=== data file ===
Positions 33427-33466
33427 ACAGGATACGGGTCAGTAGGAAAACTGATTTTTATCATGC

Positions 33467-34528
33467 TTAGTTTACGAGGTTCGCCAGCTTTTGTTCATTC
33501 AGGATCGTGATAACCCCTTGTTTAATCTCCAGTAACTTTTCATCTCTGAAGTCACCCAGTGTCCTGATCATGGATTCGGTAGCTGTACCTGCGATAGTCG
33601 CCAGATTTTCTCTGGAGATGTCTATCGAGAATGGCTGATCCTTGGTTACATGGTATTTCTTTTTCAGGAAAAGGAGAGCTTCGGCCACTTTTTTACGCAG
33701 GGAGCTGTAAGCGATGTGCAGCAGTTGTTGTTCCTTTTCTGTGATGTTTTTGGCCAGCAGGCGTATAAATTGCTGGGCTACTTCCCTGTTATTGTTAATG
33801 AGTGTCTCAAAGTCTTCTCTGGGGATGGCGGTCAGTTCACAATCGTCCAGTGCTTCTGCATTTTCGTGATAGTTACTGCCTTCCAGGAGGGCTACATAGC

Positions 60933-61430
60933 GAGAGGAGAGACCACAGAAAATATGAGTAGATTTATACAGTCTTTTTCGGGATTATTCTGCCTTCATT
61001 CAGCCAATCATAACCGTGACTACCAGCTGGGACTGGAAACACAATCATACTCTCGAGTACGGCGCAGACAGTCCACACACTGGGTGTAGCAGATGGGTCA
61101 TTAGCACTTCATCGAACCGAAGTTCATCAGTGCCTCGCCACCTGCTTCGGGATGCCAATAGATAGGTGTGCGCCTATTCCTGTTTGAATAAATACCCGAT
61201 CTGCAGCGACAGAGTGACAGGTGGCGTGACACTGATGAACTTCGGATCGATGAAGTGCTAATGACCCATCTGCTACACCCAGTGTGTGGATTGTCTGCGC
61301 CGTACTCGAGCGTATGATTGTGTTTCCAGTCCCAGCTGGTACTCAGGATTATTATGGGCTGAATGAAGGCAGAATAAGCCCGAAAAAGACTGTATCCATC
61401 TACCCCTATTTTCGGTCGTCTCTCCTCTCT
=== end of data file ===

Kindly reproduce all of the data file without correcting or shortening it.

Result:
Positions 33427-33466
33427 ACAGGATACGGGTCAGTAGGAAAACTGATTTTTATCATGC

Positions 33467-34528
33467 TTAGTTTACGAGGTTCGCCAGCTTTTGTTCATTC
33501 AGGATCGTGATAACCCCTTGTTTAATCTCCAGTAACTTTTCATCTCTGAAGTCACCCAGTGTCCTGATCATGGATTCGGTAGCTGTACCTGCGATAGTCG
33601 CCAGATTTTCTCTGGAGATGTCTATCGAGAATGGCTGATCCTTGGTTACATGGTATTTCTTTTTCAGGAAAAGGAGAGCTTCGGCCACTTTTTTACGCAG
33701 GGAGCTGTAAGCGATGTGCAGCAGTTGTTGTTCCTTTTCTGTGATGTTTTTGGCCAGCAGGCGTATAAATTGCTGGGCTACTTCCCTGTTATTGTTAATG
33801 AGTGTCTCAAAGTCTTCTCTGGGGATGGCGGTCAGTTCACAATCGTCCAGTGCTTCTGCATTTTCGTGATAGTTACTGCCTTCCAGGAGGGCTACATAGC

Positions 60933-61430
60933 GAGAGGAGAGACCACAGAAAATATGAGTAGATTTATACAGTCTTTTTCGGGATTATTCTGCCTTCATT
61001 CAGCCAATCATAACCGTGACTACCAGCTGGGACTGGAAACACAATCATACTCTCGAGTACGGCGCAGACAGTCCACACACTGGGTGTAGCAGATGGGTCA
61101 TTAGCACTTCATCGAACCGAAGTTCATCAGTGCCTCGCCACCTGCTTCGGGATGCCAATAGATAGGTGTGCGCCTATTCCTGTTTGAATAAATACCCGAT
61201 CTGCAGCGACAGAGTGACAGGTGGCGTGACACTGATGAACTTCGGATCGATGAAGTGCTAATGACCCATCTGCTACACCCAGTGTGTGGATTGTCTGCGC
61301 CGTACTCGAGCGTATGATTGTGTTTCCAGTCCCAGCTGGTACTCAGGATTATTATGGGCTGAATGAAGGCAGAATAAGCCCGAAAAAGACTGTATCCATC
61401 TACCCCTATTTTCGGTCGTCTCTCCTCTCT